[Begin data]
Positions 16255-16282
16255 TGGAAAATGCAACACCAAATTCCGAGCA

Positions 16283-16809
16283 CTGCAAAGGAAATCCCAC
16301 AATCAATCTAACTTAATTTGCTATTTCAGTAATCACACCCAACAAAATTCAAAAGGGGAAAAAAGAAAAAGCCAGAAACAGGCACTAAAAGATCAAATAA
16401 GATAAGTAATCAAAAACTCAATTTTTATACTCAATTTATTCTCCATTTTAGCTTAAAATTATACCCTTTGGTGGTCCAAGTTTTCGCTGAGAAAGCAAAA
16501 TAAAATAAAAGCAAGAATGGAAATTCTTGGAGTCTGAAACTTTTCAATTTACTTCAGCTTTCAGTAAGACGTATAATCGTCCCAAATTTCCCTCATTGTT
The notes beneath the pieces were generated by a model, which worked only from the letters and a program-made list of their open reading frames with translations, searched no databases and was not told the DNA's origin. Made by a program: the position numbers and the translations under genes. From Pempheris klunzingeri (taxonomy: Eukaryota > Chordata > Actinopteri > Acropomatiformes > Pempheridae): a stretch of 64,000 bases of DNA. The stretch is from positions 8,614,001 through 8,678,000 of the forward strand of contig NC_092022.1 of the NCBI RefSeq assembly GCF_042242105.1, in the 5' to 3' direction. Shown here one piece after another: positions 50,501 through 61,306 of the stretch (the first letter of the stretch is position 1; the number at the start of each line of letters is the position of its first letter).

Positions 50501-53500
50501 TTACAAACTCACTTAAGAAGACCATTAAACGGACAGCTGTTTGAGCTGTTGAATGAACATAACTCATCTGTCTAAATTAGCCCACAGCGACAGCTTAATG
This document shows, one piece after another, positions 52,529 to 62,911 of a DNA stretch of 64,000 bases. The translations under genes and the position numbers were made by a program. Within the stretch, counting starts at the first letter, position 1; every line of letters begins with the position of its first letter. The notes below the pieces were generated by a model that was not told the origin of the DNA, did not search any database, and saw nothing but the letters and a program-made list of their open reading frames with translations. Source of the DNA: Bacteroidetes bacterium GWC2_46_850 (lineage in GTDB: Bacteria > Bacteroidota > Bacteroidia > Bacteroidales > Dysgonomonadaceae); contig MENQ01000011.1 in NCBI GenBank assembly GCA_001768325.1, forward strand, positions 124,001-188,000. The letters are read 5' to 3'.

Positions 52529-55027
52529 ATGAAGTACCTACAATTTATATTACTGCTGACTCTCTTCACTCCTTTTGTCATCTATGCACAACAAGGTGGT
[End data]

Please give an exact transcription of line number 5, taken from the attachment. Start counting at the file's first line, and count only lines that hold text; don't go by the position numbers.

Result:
16301 AATCAATCTAACTTAATTTGCTATTTCAGTAATCACACCCAACAAAATTCAAAAGGGGAAAAAAGAAAAAGCCAGAAACAGGCACTAAAAGATCAAATAA